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MWC 2016: When will the penny drop for mobile commerce?


By Charlotte McEleny, Asia Editor

February 18, 2016 | 6 min read

Mobile commerce as a ‘catch all’ term is vast, encompassing mobile payments, coupons and ecommerce. In much the way a new year forces us to reflect on our annual failures, as Mobile World Congress looms once more, the industry is forced to check whether its grand ambitions and promises have been realised. Mobile commerce, in all its many guises, suffers quite acutely from this.

For those in Europe and the US it also doesn’t help that in other markets that skipped the desktop phase (remember that?), mobile commerce is, simply, commerce. Chinese people specifically, via platforms and businesses like WeChat and Alibaba, have easily migrated offline habits into online.

Rachel Pasqua, practice lead, connected life and mobility, MEC Global, North America, says: “The Apple and Google wallets create more adoption of mobile and CRM, for me mobile payments growth will come from frustration with EMV terminals. It’s been very interesting to see what’s happened in China with Weixen (WeChat), some brands are opening stores on there, rather than dot com. It’s fascinating but it’s also a very different society, a lot of consumers skipped right to mobile instead of desktop.”

WeChat versus PayPal

The perfect example of this is the recent Chinese New Year, in which more online payment transactions occurred on WeChat during the celebrations than PayPal had in an entire year. Of course, the value of each transaction was low and it’s a comparison using a platform that serves a potential 20 per cent of the entire world’s population, but adoption of mobile payment in other markets has been slower.

A key issue with this is fragmentation of who ‘owns’ the payments. Is it the likes of Apple or Google, could it be the banks, or an intermediary like PayPal? To part with our money a lot of trust needs to be given to a business or brand and well-known businesses should be able to circumvent trust issues faster than start-ups. To counter this logic, businesses like Transferwise are also cropping up, proving that having a good value proposition and being quick can build trust faster than we initially thought. Research has also shown that even Apple is having issues gaining trust in the UK.

Fragmentation leads to slow adoption

The success of WeChat also comes from being across all of these fragmented points; it doesn’t matter what phone, which operator, or how you bank, you just need to have a WeChat account. Despite announcing mobile payments on Facebook Messenger a year ago, the realisation of this is still yet to appear.

Payments is the highest, most awkwardly, hanging fruit on the mobile commerce tree, however, and more waves are being made around the CRM, experience and upper end of the funnel.

Mobile coupons

A year ago, at Mobile World Congress, a new service launched into the coupon market that aimed to be a bridge between mobile ads and the mobile wallet feature. Vibes has since attracted business from brands including HP, Firestone Autocare, Campbell's, Sears, Adidas, Appleby's, Subaru and Honda.

By being able to serve the ads across a myriad of mobile networks and platforms, the distribution for brands can be wide and circumnavigates most of the issues around fragmentation, though redemption does rely on its wallet partners.The ads currently direct people to download coupons into the Apple and Google Android wallets but fast growing wallet services such as Samsung Pay could become contenders too, according to Brian Bradtke, VP of mobile wallet advertising from Vibes.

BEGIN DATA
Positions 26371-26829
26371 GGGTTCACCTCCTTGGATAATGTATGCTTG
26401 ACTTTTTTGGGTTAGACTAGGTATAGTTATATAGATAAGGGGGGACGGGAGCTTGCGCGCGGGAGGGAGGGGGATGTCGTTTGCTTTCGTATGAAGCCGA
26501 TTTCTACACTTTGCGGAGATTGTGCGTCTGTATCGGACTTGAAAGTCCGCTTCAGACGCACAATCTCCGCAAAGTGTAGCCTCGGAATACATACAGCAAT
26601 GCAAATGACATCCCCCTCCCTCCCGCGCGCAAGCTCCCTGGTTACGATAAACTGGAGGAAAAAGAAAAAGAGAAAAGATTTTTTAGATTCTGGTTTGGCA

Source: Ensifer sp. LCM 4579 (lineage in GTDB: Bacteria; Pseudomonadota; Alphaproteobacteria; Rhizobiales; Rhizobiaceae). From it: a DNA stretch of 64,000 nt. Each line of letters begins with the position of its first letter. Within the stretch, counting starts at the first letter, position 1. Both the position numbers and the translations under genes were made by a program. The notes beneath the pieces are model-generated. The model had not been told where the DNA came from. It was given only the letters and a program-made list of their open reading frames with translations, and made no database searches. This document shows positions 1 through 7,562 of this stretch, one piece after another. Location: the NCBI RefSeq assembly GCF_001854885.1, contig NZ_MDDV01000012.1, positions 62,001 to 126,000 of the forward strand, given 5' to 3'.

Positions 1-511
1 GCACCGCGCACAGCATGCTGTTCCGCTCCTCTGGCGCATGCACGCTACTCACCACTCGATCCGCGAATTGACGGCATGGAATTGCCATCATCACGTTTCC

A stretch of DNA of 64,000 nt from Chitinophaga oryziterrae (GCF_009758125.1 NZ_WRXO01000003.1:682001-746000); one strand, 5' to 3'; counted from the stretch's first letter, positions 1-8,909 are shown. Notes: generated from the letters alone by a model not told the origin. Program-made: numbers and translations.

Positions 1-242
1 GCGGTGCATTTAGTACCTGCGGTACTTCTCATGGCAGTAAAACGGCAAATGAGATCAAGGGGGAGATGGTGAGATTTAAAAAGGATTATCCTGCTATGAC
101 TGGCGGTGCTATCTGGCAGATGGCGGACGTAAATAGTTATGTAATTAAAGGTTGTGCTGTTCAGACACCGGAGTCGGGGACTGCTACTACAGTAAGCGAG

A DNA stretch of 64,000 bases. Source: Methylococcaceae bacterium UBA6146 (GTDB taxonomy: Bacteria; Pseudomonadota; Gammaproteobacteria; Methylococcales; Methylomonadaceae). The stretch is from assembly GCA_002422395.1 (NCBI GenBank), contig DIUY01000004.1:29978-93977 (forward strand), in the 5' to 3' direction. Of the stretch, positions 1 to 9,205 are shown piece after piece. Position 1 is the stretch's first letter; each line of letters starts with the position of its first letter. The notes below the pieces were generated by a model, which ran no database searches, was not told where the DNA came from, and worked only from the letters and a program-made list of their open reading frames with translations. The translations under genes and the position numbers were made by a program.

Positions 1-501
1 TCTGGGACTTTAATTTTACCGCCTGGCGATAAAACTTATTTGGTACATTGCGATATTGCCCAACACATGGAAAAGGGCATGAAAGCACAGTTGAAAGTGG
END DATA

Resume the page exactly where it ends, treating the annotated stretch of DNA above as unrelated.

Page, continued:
Mobile commerce eases ad blocking

“In our opinion, Android and Apple Pay are the monsters but Samsung Pay is coming up quickly behind,” he said.

For Vibes’ coupon redemption to work for brands, the advertising it uses also has to work hard in order to get the distribution needed to reach scale. With ad blocking becoming more of a real threat, Bradtke believes giving offers as part of the exchange could actually help people like mobile ads more, rather than become a problem for the business.

“It adds value to the consumer and the advertiser. Vibes carried out a mobile consumer survey and the number one desire of the consumer was to get a mobile offer as the prefered destination. What we are doing is allowing them to save that, proving to them the value and giving them what they want. [Being in the wallet] is also allowing advertisers and agencies to update overtime,” he said.

Commerce is not an ad blocking panacea

While Pasqua agrees, she says there’s more to be done to prove the value of mobile ads and doesn’t believe offers to be a panacea to the issue.

“Consumer response to ad blocking has so much more going into it. Anything that can add in terms of value can certainly help shape it overall. Sucking up data and interrupting performance on the page is the foremost issue and the relevance of ads tends to be secondary. But anything more relevant will help,” she argues.

Limited mobile real estate

With limited real estate on the phone to re-convince people of better ads, in terms of the value exchange, like Vibes, both Pasqua and Bratke agree that creative needs to work harder, while retaining the relevancy that tends to suck up customer data.

This is another issue blighting the journey that mobile commerce should be accelerating on, and isn’t one restricted to countries that were desktop first.

Once locked into a behaviour, as described by Bratke and shown by the sheer scale of WeChat transactions, mobile commerce can be brilliant for loyalty and repeat transactions, but the key is creating something that users want.

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